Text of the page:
Source: http://www.alumni.cornell.edu/se…

Are there schools that do not retain email addresses for alumni?

Stanford does not.

Stanford alums who pay the ~$400 to join the Stanford Alumni Association can get @stanfordalumni.org email addresses, but they are completely separate from the @stanford.edu email addresses distributed to all students, which expire a few months post-graduation. Unfortunately, the user ids are not retired from the @stanford.edu namespace (at least as far as I can tell; people's user ids from 20 years ago are still being held and cannot be reused).

I get lots of autoreply emails around June of every year saying "Please update your address book to my new email address…"

(Earlier in the 2009-2010 school year all graduates from Spring 2009 onwards were promised that they could retain their @stanford.edu email addresses permanently, but this promise was retracted. Luckily for me at least, CS students get to keep their @cs.stanford.edu email addresses forever. One of best perks of studying CS at Stanford :))

Is it dangerous to consider joining Novell at this moment?

I think there is a much more interesting question embedded in this one, which revolves around the use of the word "dangerous."  The question is are you interested in "career security" or "job security?"

For "career security," I think it is never dangerous to join a company where you are learning, are improving, working on great stuff, meeting great people, and are in a geography where you can jump to the next opportunity without relocating.  Obviously this describes most startups as well as some of the better high growth companies.  Even if you lose your job you'll be off to something even better (maybe you'll start a company with some of the dynamic people you have been working with).  You will also have more fun.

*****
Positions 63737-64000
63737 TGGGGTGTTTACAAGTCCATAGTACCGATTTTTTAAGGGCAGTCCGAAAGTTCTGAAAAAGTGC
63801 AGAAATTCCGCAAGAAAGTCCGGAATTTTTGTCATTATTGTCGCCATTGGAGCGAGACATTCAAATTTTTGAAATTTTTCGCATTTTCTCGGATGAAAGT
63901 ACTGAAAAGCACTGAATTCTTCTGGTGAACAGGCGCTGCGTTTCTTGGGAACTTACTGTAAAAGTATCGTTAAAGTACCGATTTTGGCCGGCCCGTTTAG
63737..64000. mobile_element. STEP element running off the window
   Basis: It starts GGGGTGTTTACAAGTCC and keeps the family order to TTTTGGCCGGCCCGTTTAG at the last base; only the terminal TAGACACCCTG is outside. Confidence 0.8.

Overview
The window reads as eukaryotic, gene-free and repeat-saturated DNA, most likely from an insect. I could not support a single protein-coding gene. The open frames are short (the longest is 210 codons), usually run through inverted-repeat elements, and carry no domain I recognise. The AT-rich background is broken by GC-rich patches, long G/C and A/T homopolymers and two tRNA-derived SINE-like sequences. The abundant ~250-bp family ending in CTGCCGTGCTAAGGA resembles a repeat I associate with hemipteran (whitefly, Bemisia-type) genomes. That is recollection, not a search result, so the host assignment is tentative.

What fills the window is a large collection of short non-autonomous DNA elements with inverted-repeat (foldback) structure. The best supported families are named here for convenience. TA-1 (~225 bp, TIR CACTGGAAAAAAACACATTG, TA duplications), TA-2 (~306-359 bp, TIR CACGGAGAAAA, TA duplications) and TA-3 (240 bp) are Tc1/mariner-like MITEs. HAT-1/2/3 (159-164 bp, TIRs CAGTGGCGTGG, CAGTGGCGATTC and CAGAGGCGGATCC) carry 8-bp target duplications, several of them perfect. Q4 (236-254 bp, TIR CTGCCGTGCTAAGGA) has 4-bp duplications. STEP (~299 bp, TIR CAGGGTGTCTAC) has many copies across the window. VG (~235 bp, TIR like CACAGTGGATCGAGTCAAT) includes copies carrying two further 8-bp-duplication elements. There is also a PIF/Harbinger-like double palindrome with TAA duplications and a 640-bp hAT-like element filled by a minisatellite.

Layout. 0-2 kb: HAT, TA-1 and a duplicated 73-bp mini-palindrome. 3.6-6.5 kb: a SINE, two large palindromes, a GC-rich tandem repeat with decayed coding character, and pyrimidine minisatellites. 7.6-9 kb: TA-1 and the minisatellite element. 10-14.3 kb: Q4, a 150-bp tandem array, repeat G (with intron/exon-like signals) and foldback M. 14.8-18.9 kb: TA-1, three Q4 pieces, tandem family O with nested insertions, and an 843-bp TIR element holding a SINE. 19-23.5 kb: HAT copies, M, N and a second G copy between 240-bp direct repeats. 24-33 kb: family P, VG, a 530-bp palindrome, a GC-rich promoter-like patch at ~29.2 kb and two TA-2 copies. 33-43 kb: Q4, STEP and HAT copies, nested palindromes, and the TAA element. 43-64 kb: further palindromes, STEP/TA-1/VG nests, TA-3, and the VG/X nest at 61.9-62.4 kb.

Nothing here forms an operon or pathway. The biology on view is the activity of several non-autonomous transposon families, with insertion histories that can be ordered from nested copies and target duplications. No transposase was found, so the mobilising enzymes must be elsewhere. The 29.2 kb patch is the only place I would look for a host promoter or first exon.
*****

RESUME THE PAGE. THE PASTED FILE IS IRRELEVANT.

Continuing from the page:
For "job security" you can try to find a slow-moving, staid, stable situation where you can try to avoid the axe for as long as possible.  But when the axe comes (and it always does since these companies end up doing layoffs and outsourcing often even at a greater rate than more dynamic companies), you may be stranded with nowhere to go…you may be an alumni of a second-tier company, and your interviews will all begin with "so, why did you stay at X for so long?"

I think one of the great ironies of our industry is that people who disregard "job security" end up with the most "career security" of all.  Folks who seek out "job security" often end up with neither career nor job security. 

My last company (a "career security" startup) got acquired by a larger public company (the ultimate "job security" situation).  I watched a two year bloodbath of layoffs, outsourcing, offshoring, reorgs, and found myself wondering "hmm, where is all of this job security that is supposedly the reason people work here?"